Balancing your budget whilst you can

Jan 31, 2021 | Wealth | 0 comments

A lot of the work I do with families is around balancing their money whilst still being able to afford things they want. These discussions have provided useful advice which I can pass on – share the knowledge, make life better!

Clothes Shopping – Savvy shoppers know the value of timing and picking key pieces of a season’s look – charity shops are not the only places for a classic bargain these days – most store chains have worthwhile discounts at the three ‘season sales’ each year – mix and match with ‘close to time’ bargains from Ebay (make your search specific!), get into bartering mode on Vinted and check out end of line stock on sites like Zalando and Isawitfirst – often, signing up to these sites gets you an initial 10-25% off your first sale and you can always unsubscribe later!

Pay debts a tenner at a time – For a debt on a store card or credit card, its often easier to find a small amount on a weekly basis than it is to find a larger amount on a monthly basis – you can even set up a standing order for £5 or £10 per week to pay a creditor in this regular  – this way, it easier to find, you don’t notice its gone from your weekly or monthly money and it puts you fully in control – plus before you know it, your debt will be a far bit slimmer than it was before

Food shop – we all like to keep a food budget down but did you know that not only is vegetarian food better for you, it’s often cheaper! If you prefer your quick cook burgers and nuggets, check out the Linda McCartney, Quorn or No Bull vegetarian ranges in Iceland, Lidl and Aldi – you can supplement these with all your usual, the kids will love them and they have half the fat of meat burgers and dippers. Takeaway? Signing up to sites like Uber Eats, Just eat and others, you will regularly get offers and discount codes straight to your inbox. Pizza? Make good use of your ‘Buy1get1free’ or 50% extra, then freeze the second one for next time. These days, I use a weekly order from Go Fresh (£35 for a whole week’s worth of meals for 2)and supplement the dishes with chickpeas, lentils, whatever I have in the cupboard really – I prepare and freeze the extra meals and find that over the course of two or three weeks I’ve probably for enough left over for an extra week, taking my weekly food budget to about £30 a week for 2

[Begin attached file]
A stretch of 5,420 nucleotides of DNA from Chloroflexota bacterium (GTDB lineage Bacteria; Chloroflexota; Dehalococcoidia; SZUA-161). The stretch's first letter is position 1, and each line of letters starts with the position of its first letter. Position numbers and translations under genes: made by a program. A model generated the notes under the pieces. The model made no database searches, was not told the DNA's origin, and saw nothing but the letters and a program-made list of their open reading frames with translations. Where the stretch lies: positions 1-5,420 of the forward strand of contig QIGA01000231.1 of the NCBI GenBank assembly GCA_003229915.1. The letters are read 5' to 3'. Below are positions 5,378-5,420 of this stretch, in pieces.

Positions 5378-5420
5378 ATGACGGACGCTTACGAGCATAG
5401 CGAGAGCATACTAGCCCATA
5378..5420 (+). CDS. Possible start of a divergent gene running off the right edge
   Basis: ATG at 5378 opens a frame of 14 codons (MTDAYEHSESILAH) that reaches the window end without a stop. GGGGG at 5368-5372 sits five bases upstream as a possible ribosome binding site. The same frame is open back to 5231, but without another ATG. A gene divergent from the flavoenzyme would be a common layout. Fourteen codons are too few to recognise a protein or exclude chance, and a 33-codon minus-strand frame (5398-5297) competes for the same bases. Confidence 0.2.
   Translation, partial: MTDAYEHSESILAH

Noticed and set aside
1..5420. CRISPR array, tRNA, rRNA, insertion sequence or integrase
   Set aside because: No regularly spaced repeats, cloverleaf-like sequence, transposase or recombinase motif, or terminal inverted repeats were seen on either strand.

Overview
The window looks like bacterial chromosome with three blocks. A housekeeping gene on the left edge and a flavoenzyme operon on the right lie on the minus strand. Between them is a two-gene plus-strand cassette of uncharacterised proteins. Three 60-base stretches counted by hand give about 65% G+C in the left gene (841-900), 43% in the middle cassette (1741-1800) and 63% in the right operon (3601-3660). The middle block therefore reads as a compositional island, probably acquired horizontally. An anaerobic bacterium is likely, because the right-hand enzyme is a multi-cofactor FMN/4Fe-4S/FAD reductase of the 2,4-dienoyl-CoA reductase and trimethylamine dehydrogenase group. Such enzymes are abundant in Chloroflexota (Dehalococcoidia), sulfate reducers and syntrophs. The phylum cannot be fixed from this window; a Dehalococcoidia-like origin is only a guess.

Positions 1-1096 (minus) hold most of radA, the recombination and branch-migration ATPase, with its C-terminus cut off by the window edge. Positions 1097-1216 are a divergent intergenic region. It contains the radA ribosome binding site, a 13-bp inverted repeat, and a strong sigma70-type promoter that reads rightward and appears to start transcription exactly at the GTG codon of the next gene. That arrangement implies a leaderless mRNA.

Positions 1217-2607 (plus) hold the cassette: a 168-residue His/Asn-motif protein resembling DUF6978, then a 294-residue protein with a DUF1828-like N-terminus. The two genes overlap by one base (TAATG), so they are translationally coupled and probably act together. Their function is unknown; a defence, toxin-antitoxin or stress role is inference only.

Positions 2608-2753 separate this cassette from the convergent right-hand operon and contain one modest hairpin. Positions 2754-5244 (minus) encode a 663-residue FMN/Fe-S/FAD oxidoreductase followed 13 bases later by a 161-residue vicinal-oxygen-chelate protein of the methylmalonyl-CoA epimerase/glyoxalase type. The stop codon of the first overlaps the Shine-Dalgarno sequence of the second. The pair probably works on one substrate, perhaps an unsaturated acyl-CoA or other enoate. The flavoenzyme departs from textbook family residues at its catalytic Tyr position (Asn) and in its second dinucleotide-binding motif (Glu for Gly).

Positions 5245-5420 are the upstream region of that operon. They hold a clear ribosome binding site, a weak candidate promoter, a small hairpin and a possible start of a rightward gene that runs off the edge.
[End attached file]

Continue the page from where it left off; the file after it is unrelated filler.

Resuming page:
Save your ‘going out money’ – how much WOULD you have spent on going out over the last 12 months?? How much on average would you spend on preparing for each night out? , the hair, the makeup, the treatments,  a new outfit, the taxi fare, the drinks, the food, the travel home? Whatever that average cost is each month, NOW is the time to put that money away each month in a high interest savings, ISA or even under your mattress …think of that glorious holiday you could spend it on in 2022

If your employer requires you to work at home, you can – and always have been able to – claim for increased costs due to working from home, eg, heating and electricity.

Clearly, right now many firms have closed workplaces and that means that lots of us are temporarily required to work from home, even if it’s just for part of the week. You are eligible to claim if you’ve had increased costs due to it. You can, in simple terms, claim a rate of £6 a week.

If your employer won’t pay expenses for your extra costs due to necessary working from home, but you have them, then you can ask for the amount to be deducted from your taxable income. To make the process easy, HMRC says that claims in line with the employers’ payment (ie, for £6 a week) will not need to justify that figure – meaning you won’t need to keep receipts or prove information. Tax relief of £6 a week equates to a gain of £1.20 a week for a basic 20% rate taxpayer, £2.40 a week for a higher 40% rate taxpayer.

If you believe you have higher increased costs than £6 a week, you can claim more, but you will need evidence of the cost increases.

What if you’re only working at home part-time?

HMRC has confirmed that as long as you are required to work at home and have additional expenses due to it, even if…

– It is only working from home part-time

– Others are going into work

– You are only needed to work at home, say, one day in five and were in the office the rest of the week

If you both work from home, can you both claim it?

The working-from-home tax relief is an individual benefit. So if you’ve had an increase in costs because you’re required to work from home, you can claim it individually but both make a claim

How to claim the tax relief

To process these claims, in October 2020, HMRC set up a new dedicated working-from-home micro service that will automatically apply the whole 2020/21 tax year’s relief via your tax code – making claiming the whole amount very easy. Anyone making a claim for this tax year, who hasn’t already put in a claim, can use it.

You’ll need to have your Government Gateway ID to do it. If you don’t have one, you can create one as part of the process;

You won’t receive a cheque for this money –  It’s done by altering your tax code and should be changed within a couple of days, the result being less tax taken off each month for the rest of the year, meaning you’ll take home more money.

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